The 1-2-3 Trick

A solid nonconformance report will contain three components, and will be written in a clear, objective way.

  1. Quote the requirement that has been breached. Most auditees don’t have a detailed knowledge of the audit criteria, so help them out by being specific. This also creates the basis for objectivity.
  2. Describe how the requirement has been breached. Again this is useful information. It helps them understand the gap between the requirement and what is currently happening and, consequently, will give them a starting point with regard to how they may correct the issue.
  3. Detail the Evidence. You will have a reason for raising the nonconformance and this should not be limited to a feeling in your water. You should have evidence, so tell them what it is. Not only does this give them the opportunity to check it themselves if they doubt you, but it also gives them a starting point for their investigation, rather than having to find the problem all over again from scratch.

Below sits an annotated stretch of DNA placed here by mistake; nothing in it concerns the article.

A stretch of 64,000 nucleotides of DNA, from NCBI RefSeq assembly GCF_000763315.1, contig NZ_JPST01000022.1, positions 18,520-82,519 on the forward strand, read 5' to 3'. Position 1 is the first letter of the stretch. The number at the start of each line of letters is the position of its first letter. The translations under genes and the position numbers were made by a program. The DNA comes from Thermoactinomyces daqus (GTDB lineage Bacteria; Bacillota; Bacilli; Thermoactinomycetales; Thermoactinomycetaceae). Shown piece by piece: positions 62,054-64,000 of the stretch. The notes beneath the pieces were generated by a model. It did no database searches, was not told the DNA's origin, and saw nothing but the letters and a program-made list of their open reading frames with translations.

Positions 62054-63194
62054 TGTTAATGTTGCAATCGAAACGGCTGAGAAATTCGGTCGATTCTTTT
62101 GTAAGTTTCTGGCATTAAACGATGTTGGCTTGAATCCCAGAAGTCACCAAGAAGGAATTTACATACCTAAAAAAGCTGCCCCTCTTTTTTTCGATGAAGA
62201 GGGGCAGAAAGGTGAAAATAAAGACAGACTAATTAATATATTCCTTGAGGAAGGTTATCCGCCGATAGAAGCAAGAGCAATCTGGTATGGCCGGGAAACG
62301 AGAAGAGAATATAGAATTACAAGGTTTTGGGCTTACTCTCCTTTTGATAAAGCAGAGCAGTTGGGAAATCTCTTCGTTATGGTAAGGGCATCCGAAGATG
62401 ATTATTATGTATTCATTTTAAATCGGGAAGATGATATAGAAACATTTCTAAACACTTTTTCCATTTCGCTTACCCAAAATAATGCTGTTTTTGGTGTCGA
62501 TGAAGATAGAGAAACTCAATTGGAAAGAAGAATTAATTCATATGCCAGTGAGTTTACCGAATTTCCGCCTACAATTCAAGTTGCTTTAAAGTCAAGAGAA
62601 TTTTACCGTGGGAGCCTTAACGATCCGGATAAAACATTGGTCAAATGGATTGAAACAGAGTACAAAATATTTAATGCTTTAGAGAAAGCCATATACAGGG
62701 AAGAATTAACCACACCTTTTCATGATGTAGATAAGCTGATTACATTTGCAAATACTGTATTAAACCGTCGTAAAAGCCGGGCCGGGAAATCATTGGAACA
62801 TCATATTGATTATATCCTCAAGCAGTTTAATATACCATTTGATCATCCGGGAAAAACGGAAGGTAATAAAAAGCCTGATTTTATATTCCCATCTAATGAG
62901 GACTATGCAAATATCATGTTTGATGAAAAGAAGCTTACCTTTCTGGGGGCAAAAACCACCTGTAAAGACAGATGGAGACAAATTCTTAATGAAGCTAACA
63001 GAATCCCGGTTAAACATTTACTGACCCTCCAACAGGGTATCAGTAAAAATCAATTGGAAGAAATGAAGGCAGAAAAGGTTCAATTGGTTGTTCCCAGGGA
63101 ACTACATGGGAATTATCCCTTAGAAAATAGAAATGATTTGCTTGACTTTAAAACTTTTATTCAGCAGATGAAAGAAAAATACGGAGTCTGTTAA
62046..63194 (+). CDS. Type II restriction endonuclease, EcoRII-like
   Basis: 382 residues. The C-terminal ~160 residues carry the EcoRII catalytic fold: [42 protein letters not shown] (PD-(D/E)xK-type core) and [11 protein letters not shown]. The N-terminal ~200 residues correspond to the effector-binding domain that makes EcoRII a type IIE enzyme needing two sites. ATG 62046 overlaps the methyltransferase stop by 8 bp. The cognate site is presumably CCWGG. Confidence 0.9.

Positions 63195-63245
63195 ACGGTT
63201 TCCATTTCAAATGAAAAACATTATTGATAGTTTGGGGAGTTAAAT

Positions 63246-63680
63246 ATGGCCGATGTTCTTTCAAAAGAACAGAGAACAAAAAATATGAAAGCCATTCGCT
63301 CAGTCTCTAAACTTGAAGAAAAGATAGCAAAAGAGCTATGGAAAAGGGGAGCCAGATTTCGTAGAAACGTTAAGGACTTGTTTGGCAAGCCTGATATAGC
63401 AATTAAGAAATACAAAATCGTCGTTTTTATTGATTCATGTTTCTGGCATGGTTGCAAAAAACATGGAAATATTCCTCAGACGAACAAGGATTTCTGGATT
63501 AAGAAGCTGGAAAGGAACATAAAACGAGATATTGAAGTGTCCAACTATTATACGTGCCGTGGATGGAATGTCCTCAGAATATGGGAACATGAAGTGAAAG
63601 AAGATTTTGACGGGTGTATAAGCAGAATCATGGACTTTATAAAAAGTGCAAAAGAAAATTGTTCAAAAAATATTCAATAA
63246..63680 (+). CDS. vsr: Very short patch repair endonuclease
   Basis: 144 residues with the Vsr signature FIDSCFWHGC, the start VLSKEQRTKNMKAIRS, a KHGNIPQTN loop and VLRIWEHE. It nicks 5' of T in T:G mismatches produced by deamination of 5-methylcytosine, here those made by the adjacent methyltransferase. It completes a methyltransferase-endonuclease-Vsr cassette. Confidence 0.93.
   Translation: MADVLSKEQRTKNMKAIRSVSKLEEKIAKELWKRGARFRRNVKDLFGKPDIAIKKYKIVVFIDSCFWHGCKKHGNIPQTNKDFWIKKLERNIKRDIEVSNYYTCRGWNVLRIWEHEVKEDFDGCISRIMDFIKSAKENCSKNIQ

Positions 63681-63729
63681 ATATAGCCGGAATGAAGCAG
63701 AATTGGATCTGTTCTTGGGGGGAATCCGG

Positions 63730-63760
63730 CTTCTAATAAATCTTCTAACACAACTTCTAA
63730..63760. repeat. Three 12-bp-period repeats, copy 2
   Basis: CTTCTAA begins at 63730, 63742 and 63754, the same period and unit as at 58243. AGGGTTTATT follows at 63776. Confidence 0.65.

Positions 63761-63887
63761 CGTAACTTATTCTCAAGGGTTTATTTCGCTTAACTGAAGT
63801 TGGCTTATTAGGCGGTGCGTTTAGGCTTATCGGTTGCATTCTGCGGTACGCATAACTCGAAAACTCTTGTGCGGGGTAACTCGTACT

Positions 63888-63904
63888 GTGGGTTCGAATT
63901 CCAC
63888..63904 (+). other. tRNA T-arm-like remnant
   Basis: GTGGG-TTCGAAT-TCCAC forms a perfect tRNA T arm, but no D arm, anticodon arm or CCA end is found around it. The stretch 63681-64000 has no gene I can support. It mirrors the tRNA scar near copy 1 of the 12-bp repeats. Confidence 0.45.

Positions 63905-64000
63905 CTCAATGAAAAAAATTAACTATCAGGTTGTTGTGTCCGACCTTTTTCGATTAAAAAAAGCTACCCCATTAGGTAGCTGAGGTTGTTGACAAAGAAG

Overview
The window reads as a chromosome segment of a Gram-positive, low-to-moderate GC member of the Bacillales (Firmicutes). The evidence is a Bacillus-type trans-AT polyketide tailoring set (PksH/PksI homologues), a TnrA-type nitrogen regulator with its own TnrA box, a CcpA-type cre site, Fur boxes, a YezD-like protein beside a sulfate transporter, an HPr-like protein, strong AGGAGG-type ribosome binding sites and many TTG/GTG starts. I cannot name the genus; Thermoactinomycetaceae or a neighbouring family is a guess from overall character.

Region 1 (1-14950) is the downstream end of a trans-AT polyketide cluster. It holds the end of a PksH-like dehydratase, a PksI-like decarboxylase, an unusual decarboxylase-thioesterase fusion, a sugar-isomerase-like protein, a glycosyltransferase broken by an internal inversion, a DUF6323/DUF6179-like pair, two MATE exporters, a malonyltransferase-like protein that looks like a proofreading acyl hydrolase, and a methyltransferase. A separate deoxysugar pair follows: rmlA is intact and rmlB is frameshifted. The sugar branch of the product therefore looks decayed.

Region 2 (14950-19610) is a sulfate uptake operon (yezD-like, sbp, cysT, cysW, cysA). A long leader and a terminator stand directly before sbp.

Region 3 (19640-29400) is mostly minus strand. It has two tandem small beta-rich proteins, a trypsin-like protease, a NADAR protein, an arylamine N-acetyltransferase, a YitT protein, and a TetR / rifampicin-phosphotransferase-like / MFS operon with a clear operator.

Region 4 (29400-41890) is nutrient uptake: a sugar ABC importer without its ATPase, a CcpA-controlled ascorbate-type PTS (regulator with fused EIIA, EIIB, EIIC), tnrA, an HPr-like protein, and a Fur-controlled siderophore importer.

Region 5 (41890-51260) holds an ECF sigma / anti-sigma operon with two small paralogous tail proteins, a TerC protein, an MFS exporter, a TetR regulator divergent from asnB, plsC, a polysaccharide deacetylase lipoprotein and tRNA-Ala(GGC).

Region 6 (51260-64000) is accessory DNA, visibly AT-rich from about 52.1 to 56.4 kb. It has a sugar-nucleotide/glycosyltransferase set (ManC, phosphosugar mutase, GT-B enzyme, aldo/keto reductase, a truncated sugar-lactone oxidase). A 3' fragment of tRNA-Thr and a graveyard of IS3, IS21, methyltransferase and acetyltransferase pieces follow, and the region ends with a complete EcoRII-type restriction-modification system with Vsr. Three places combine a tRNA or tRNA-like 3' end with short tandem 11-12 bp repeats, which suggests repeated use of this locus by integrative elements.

At the first level, think about writing out your nonconformance in that way as a test for yourself. If you can’t describe it in those terms you have to consider whether you can defend the nonconformance if it is challenged, and you probably can’t. At the second level you are giving the auditee everything they need to know about the requirement, the breach and where you found it. It will be specific enough to be helpful, evidenced and objective.

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ISO 9001:2015 External Issues

What is the new requirement?

Clause 4.1 of ISO 9001:2015 requires the organisation to;

“determine external and internal issues that are relevant to its purpose and its strategic direction and that affect its ability to achieve the intended result(s) of its quality management system”